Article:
11. Longitudinal and Transverse Parton Momentum Distributions for Hadrons within Relativistic Constituent Quark Models

    SciTech Connect

    Frederico, T.; Pace, E.; Pasquini, B.; Salme, G.

    2010-08-05

    Longitudinal and transverse parton distributions for pion and nucleon are calculated from hadron vertexes obtained by a study of form factors within relativistic quark models. The relevance of the one-gluon-exchange dominance at short range for the behavior of the form factors at large momentum transfer and of the parton distributions at the end points is stressed.

  12. Gluons and the Quark Sea at High Energies: Distributions, Polarization, Tomography

    SciTech Connect

    Boer, Daniel; Diehl, Markus; Milner, Richard; Venugopalan, Raju; Vogelsang, Werner; Kaplan, David; Montgomery, Hugh; Vigdor, Steven; Accardi, A.; Aschenauer, E.C.; Burkardt, M.; Ent, R.; Guzey, V.; Hasch, D.; Kumar, K.; Lamont, M.A.C.; Li, Ying-chuan; Marciano, W.; Marquet, C.; Sabatie, F.; Stratmann, M.; /more authors..

    2012-06-07

    This report on the science case for an Electron-Ion Collider (EIC) is the result of a ten-week program at the Institute for Nuclear Theory (INT) in Seattle (from September 13-November 19, 2010), motivated by the need to develop a strong case for the continued study of the QCD description of hadron structure in the coming decades. Hadron structure in the valence quark region will be studied extensively with the Jefferson Lab 12 GeV science program, the subject of an INT program the previous year. The focus of the INT program was on understanding the role of gluons and sea quarks, the important dynamical degrees of freedom describing hadron structure at high energies. Experimentally, the most direct and precise way to access the dynamical structure of hadrons and nuclei at high energies is with a high luminosity lepton probe in collider mode. An EIC with optimized detectors offers enormous potential as the next generation accelerator to address many of the most important, open questions about the fundamental structure of matter. The goal of the INT program, as captured in the writeups in this report, was to articulate these questions and to identify golden experiments that have the greatest potential to provide definitive answers to these questions. At resolution scales where quarks and gluons become manifest as degrees of freedom, the structure of the nucleon and of nuclei is intimately connected with unique features of QCD dynamics, such as confinement and the self-coupling of gluons. Information on hadron sub-structure in DIS is obtained in the form of 'snapshots' by the 'lepton microscope' of the dynamical many-body hadron system, over different momentum resolutions and energy scales. These femtoscopic snapshots, at the simplest level, provide distribution functions which are extracted over the largest accessible kinematic range to assemble fundamental dynamical insight into hadron and nuclear sub-structure. For the proton, the EIC would be the brightest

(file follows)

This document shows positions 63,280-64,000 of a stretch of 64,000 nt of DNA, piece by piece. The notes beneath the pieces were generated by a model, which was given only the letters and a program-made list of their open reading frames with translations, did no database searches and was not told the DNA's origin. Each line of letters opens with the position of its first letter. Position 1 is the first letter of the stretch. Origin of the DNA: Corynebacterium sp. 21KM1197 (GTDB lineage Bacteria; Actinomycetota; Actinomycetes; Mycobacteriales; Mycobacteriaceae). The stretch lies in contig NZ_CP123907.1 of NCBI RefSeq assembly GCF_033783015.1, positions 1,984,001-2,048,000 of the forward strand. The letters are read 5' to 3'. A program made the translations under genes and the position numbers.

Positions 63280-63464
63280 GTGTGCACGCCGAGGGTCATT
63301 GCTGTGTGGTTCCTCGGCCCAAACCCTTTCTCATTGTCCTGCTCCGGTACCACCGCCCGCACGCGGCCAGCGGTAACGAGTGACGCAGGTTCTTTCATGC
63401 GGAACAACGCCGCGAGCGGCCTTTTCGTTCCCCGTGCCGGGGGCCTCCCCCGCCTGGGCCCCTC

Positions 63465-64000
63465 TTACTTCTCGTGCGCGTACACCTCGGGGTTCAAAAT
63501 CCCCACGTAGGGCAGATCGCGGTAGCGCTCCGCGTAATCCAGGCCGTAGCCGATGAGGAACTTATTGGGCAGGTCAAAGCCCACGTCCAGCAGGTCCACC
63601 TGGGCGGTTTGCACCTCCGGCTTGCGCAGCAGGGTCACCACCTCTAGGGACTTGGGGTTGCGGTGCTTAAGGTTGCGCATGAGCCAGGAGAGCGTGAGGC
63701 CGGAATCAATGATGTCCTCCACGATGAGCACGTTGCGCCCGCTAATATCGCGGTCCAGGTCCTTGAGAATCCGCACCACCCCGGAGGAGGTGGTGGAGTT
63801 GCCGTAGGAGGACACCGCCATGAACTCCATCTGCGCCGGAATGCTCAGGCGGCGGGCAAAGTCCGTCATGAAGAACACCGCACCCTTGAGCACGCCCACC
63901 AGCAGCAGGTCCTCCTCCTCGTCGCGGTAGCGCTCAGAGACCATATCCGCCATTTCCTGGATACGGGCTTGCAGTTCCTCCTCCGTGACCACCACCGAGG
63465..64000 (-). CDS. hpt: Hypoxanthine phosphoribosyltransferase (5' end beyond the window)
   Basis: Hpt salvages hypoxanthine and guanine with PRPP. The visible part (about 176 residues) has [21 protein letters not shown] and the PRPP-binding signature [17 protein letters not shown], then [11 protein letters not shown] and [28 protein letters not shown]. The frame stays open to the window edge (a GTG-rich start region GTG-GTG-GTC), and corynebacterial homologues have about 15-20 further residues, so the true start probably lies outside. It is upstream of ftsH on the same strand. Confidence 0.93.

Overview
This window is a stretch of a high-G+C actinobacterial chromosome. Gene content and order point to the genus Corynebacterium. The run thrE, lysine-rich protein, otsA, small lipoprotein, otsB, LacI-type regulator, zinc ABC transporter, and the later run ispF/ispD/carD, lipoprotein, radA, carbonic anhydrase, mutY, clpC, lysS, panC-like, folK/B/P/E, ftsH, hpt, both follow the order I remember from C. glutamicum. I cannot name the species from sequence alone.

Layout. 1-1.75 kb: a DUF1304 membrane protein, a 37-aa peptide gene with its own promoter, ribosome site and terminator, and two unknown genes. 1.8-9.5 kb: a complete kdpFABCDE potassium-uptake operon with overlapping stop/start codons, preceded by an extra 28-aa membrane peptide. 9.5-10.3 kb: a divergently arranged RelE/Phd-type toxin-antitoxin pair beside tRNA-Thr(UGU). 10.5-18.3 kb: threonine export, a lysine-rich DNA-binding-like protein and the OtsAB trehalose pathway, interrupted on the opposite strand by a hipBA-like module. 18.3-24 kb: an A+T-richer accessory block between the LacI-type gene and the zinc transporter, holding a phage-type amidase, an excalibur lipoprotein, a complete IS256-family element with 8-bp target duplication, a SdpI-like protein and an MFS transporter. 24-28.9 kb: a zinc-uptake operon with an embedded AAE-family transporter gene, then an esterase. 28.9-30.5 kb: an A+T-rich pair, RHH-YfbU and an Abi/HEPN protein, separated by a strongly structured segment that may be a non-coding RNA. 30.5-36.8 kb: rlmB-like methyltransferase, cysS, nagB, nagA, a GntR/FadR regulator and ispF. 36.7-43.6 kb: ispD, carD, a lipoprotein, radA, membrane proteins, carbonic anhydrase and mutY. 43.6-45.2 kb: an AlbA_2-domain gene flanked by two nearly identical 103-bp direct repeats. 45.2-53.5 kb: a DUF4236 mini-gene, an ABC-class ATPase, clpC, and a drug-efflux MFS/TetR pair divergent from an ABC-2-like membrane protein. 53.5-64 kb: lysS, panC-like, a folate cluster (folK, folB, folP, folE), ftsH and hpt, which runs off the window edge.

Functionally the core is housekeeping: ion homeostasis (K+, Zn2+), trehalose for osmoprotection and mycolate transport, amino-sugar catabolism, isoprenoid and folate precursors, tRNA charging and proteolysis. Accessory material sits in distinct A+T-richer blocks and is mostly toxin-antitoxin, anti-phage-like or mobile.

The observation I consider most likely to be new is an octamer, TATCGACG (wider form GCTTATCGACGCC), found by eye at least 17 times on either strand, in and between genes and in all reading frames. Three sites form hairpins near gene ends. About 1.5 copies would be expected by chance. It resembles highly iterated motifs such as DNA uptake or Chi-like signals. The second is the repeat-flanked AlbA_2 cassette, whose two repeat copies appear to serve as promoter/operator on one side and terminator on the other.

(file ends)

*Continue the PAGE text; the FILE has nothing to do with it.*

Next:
13. Summary of the Topical Workshop on Top Quark Differential Distributions 2014

    NASA Astrophysics Data System (ADS)

    Czakon, Michal; Mitov, Alexander; Rojo, Juan

    2016-01-01

    We summarize the Topical Workshop on Top Quark Differential Distributions 2014, which took place in Cannes immediately before the annual Top2014 conference. The workshop was motivated by the availability of top quark differential distributions at next-to-next-to-leading order and the forthcoming Large Hadron Collider (LHC) 13 TeV data. The main goal of the workshop was to explore the impact of improved calculations of top quark production on precision LHC measurements, PDF determinations and searches for physics beyond the Standard Model, as well as finding ways in which the high precision data from ATLAS, CMS and LHCb can be used to further refine theoretical predictions for top production.

  14. Quark matter and meson properties in a Nonlocal SU(3) chiral quark model at finite temperature

    SciTech Connect

    Gomez Dumm, D.; Contrera, G. A.

    2012-06-15

    We study the finite temperature behavior of light scalar and pseudoscalar meson properties in the context of a three-flavor nonlocal chiral quark model. The model includes mixing with active strangeness degrees of freedom, and takes care of the effect of gauge interactions by coupling the quarks with a background color field. We analyze the chiral restoration and deconfinement transitions, as well as the temperature dependence of meson masses, mixing angles, and decay constants.

  15. Distribution amplitudes and decay constants for ({pi},K,{rho},K*) mesons in the light-front quark model

    SciTech Connect

    Choi, Ho-Meoyng; Ji, Chueng-Ryong

    2007-02-01